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Lab: Detecting server-side prototype pollution without polluted property reflection


This lab is built on Node.js and the Express framework. It is vulnerable to server-side prototype pollution because it unsafely merges user-controllable input into a server-side JavaScript object.

To solve the lab, confirm the vulnerability by polluting Object.prototype in a way that triggers a noticeable but non-destructive change in the server's behavior. As this lab is designed to help you practice non-destructive detection techniques, you don't need to progress to exploitation.

You can log in to your own account with the following credentials: wiener:peter


When testing for server-side prototype pollution, it's possible to break application functionality or even bring down the server completely. If this happens to your lab, you can manually restart the server using the button provided in the lab banner. Remember that you're unlikely to have this option when testing real websites, so you should always use caution.



There are a variety of techniques for non-destructively probing for prototype pollution. We'll use the status code override technique for this example, but you can also solve the lab using the charset override or the json spaces override techniques.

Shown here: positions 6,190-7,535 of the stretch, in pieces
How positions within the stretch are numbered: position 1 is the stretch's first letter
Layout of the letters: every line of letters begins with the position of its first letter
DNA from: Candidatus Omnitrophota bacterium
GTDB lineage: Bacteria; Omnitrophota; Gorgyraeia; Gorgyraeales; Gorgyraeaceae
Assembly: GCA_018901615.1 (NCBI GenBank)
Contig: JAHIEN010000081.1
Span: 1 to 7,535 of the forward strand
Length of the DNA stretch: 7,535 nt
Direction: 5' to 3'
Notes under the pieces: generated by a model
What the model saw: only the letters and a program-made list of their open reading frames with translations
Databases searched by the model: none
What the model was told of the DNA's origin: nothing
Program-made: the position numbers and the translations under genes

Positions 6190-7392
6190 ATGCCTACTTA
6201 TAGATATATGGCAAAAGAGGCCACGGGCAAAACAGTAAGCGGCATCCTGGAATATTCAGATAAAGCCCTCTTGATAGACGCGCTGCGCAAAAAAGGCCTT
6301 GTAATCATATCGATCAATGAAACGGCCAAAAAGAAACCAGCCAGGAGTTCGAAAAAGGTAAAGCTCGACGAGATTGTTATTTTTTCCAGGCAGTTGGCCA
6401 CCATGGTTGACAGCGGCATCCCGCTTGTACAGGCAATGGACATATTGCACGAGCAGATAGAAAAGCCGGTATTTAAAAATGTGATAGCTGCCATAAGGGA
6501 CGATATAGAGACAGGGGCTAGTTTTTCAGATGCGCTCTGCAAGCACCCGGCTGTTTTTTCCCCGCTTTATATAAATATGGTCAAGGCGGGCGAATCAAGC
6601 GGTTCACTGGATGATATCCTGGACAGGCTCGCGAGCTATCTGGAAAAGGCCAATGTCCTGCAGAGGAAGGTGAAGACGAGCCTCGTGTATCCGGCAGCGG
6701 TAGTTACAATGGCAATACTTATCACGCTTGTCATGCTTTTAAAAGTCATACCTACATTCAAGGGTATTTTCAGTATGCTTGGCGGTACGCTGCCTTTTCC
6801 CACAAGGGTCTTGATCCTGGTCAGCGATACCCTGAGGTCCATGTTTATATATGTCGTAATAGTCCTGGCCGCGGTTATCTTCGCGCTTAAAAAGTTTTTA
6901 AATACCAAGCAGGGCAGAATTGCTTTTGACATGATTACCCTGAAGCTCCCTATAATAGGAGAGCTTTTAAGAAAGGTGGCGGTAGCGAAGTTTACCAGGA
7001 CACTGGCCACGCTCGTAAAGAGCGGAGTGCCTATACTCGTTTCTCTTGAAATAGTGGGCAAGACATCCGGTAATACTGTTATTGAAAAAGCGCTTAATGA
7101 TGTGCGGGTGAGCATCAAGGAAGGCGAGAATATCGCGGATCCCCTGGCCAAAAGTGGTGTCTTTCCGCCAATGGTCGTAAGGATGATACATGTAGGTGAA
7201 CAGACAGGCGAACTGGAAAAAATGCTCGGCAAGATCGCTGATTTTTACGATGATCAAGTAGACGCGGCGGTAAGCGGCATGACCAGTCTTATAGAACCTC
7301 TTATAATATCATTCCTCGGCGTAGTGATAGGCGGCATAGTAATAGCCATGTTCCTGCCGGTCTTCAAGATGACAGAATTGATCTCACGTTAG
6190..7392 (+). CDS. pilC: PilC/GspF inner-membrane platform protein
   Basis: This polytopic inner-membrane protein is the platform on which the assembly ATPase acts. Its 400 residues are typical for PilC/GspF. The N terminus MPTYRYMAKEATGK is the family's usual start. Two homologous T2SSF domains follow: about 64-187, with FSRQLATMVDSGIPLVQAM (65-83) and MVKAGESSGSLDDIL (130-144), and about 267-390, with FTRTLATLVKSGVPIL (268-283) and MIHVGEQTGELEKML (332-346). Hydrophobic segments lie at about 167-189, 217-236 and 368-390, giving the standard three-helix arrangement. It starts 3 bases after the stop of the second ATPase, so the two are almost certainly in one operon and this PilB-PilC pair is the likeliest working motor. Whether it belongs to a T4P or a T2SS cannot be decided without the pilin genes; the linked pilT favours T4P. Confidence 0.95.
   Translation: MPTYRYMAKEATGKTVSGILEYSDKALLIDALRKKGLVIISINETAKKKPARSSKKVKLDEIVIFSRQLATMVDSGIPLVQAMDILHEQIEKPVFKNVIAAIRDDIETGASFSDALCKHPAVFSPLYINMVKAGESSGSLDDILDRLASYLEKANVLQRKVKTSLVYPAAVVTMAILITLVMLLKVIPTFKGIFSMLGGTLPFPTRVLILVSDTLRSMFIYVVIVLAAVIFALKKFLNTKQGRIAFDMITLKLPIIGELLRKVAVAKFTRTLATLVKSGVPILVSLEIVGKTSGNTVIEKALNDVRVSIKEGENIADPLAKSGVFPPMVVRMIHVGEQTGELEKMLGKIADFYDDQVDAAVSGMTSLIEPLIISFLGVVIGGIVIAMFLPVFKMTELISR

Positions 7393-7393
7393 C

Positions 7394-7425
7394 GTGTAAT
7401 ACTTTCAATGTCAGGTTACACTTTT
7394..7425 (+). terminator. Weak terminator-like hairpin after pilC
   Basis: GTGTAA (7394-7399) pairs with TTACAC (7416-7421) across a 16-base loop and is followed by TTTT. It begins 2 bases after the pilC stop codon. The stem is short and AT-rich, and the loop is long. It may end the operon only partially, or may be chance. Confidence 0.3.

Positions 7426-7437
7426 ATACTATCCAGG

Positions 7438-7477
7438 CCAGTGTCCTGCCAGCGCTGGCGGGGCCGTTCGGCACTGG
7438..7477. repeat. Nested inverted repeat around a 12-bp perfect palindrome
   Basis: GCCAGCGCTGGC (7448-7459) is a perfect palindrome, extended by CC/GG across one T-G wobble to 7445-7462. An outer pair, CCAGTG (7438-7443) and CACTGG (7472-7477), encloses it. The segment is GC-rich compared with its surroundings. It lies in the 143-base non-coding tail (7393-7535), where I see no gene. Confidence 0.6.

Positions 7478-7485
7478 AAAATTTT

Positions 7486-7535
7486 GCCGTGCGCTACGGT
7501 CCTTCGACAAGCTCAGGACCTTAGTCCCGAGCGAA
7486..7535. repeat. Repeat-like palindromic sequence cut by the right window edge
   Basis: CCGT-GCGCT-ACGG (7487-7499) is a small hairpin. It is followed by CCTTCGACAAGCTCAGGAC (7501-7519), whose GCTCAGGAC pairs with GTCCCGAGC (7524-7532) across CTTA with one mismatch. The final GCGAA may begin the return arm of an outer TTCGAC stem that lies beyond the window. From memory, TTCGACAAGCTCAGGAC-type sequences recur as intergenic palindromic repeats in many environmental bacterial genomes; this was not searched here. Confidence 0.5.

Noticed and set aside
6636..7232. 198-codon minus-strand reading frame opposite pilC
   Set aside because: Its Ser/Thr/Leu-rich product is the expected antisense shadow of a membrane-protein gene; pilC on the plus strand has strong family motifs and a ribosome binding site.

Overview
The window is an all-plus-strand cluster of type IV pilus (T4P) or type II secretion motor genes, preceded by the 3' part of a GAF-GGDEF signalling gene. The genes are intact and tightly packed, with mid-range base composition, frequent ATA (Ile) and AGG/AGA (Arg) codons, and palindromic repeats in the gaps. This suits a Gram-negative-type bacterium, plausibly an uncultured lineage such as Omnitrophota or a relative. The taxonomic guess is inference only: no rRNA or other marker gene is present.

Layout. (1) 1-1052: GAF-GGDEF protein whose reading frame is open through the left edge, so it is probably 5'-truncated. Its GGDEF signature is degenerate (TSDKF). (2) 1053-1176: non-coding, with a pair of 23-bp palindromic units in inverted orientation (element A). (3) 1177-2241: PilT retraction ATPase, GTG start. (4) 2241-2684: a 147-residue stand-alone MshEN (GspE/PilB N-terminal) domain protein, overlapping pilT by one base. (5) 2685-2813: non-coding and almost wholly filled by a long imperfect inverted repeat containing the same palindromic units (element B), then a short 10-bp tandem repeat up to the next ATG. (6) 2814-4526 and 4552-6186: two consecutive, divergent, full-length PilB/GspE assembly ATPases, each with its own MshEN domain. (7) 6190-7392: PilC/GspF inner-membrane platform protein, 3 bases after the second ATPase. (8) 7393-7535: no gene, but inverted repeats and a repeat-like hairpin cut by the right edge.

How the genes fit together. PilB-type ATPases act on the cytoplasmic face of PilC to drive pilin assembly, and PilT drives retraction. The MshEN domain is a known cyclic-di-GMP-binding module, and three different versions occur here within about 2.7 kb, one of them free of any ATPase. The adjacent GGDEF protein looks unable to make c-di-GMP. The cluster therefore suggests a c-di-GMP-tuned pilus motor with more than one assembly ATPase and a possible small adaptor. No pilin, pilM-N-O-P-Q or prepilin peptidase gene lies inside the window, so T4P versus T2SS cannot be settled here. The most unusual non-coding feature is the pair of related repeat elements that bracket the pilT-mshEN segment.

Study the address change feature
  1. Log in and visit your account page. Submit the form for updating your billing and delivery address.

  2. In Burp, go to the Proxy > HTTP history tab and find the POST /my-account/change-address request.

  3. Observe that when you submit the form, the data from the fields is sent to the server as JSON. Notice that the server responds with a JSON object that appears to represent your user. This has been updated to reflect your new address information.

  4. Send the request to Burp Repeater.

  5. In Repeater, add a new property to the JSON with the name __proto__, containing an object with an arbitrary property:

    "__proto__": { "foo":"bar" }
  6. Send the request. Observe that the object in the response does not reflect the injected property. However, this doesn't necessarily mean that the application isn't vulnerable to prototype pollution.

Identify a prototype pollution source
  1. In the request, modify the JSON in a way that intentionally breaks the syntax. For example, delete a comma from the end of one of the lines.

  2. Send the request. Observe that you receive an error response in which the body contains a JSON error object.

  3. Notice that although you received a 500 error response, the error object contains a status property with the value 400.

  4. In the request, make the following changes:

    • Fix the JSON syntax by reversing the changes that triggered the error.

    • Modify your injected property to try polluting the prototype with your own distinct status property. Remember that this must be between 400 and 599.

      "__proto__": { "status":555 }
  5. Send the request and confirm that you receive the normal response containing your user object.

  6. Intentionally break the JSON syntax again and reissue the request.

  7. Notice that this time, although you triggered the same error, the status and statusCode properties in the JSON response match the arbitrary error code that you injected into Object.prototype. This strongly suggests that you have successfully polluted the prototype and the lab is solved.